The Prophet and the Reformer: The Letters of Brigham Young and Thomas L. Kane is a collection of letters between the famous Mormon leader and the East coast abolitionist and reformer Thomas Kane, but (perhaps to the chagrin of hard-core historians) it’s also a helpful summary of events and personalities surrounding the exodus from Nauvoo through the end of the Utah War. It’s difficult for a casual reader of history to provide a review of a collection like this, because while I have general familiarity with the time period and I am familiar with Young, Kane and several of the other people involved, I have no expertise with the source documents and no ability to say: yes, this is good history. Will that stop Steve in his review? Surely you jest.
Kane came to know the Saints in 1845, as camps of Mormons, now exiled from Nauvoo, were huddled without clear direction of next steps. Kane swiftly became of the most important political allies of the Church. It was Kane who helped solicit the US government to let the Mormons temporarily live on Omaha land, at Winter Quarters. He soon approached President Polk (along with Elder Jesse Little) with an offer: a volunteer battalion of troops in exchange for government aid on the Saints’ journey west. Thus the Mormon Battalion was formed, the only religious military unit in US history. Kane soon paid dearly for his association with the Mormons, falling gravely ill while visiting them in 1846. Kane, already a pale, frail man, would be weakened for the rest of his life — but he would also remember the hospitality of those Saints who tended to him. For much of the rest of his life, Kane would be an ardent supporter of the Mormons in Washington, D.C.
Matt Grow and Ron Walker, both historians with excellent pedigrees working on the Joseph Smith Papers, have compiled in this volume the personal correspondence between Kane and Young, from 1846 through to Brigham Young’s death in 1877. The letters range thematically from genuine personal matters of health and family, to updates on either front of the Utah War (Salt Lake and Washington), to the political machinations of a territory not yet become a State. Throughout the letters ring two very distinct voices: Kane, a well-bred Easterner and politician, with florid prose, and Young, the American Moses with blunt tongue and direct manner. With the benefit of hindsight and better access to records, we can compare the letters of the two men (and their suspicions and plans) against the actual history. This can be quite revealing, for example as Young writes to Kane concerning the Mountain Meadows Massacre (for the definitive work on this topic, see Walker and Turley’s Massacre at Mountain Meadows).
For the non-scholar, I view there as being three sources of real value in this book. The first is the historical context of this time period. Grow and Walker have penned introductions to each letter as well as generalized introductions to the historical periods in the volume. The cumulative result is one of the best summaries of the Utah War and the governance of Brigham Young as it interfaced with the federal government. The focus is slightly different from a generalized textbook, in that the history is being seen solely as it revolves around these two players; that said, Young is the singular player during the entire time period, so it’s not like the narrative here is all that skewed. The second value in this book is in the messages of their correspondence: often poignant, often witty, the letters give is a vivid insight into the two personalities. Consider, for example, this message from Young to Kane. The latter had just received confirmation that the rumors were true, and that the Mormons did in fact practice polygamy. Kane, who had also just lost his brother, was shocked and wrote to Young for an explanation. Young’s reply is better than most of the showings of compassion we offer today in our church:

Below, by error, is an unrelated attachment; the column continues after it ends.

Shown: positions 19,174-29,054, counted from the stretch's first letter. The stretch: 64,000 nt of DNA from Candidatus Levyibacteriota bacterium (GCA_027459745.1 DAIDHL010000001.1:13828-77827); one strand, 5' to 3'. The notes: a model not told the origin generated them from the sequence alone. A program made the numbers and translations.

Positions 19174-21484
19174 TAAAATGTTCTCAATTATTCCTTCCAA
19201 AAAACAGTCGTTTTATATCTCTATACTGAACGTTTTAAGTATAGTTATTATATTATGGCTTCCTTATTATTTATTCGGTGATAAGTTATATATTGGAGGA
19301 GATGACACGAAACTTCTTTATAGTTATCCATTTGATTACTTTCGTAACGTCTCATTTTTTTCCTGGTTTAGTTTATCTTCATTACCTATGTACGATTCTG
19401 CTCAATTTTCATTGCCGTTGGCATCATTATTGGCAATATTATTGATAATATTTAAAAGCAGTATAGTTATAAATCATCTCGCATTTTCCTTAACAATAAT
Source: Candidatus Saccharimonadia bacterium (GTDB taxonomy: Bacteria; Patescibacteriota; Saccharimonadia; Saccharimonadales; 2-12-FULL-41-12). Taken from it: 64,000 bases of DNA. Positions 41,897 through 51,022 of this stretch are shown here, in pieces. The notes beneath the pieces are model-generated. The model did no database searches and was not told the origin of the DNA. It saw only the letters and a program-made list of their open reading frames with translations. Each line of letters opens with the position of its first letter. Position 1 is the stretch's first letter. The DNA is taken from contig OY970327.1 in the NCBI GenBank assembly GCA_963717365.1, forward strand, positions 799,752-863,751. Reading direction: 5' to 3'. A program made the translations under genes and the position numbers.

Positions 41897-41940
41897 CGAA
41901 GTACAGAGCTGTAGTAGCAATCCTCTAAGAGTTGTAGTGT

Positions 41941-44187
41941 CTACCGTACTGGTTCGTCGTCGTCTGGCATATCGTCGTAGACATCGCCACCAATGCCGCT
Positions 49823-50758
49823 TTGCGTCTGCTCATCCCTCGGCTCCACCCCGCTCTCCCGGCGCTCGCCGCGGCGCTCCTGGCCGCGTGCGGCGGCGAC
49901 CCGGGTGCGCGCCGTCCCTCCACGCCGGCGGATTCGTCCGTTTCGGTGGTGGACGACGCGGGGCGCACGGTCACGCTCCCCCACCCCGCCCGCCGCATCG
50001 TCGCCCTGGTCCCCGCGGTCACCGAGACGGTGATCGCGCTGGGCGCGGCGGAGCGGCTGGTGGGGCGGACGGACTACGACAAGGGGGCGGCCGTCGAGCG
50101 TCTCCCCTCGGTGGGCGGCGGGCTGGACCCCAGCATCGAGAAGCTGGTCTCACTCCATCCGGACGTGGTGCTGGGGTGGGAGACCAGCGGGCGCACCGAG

After reiterating the warmest sympathetic associations for the loss of your dear friend and brother, Permit me to thank you most cordially for the open, frank and candid expression of your views of and feelings on one important truth connected with my history, and the history of friends and worlds with which I associate. Your brief, explicit, and plain expression of fear and feeling, endears you to me, more than all the rhetoric of ages could have done; fear, that I am wrong; feeling, that you desire me right. These are such views as the Gods exercise, so far as knowledge permits those views to have place in their breasts.
The third valuable aspect to the book is as an exercise in viewing history as personal narratives. What sort of history do we have when we glean it purely from personal correspondence? How do these letters present a different historical view than, say, newspapers or books of the day? What is the potential for personal letters to be a viable and reliable source of history? To the casual observer, reliance on personal papers presents an inherently skewed and unreliable view of history; can we trust Young or Kane to be detached and objective in their description of events? And yet their descriptions are powerful and instructive as to the personalities of the authors, and as such give us some insights into their motivations, their priorities and their fears. We learn much from what they choose not to say. If we have external verification of facts, letters such as these may give us a living sense of history in ways that we cannot get from other sources. It is this vitality that Grow and Walker offer to the reader.
The Prophet and the Reformer: The Letters of Brigham Young and Thomas L. Kane (Oxford University Press, 2015) Matthew Grow and Ronald Walker, eds.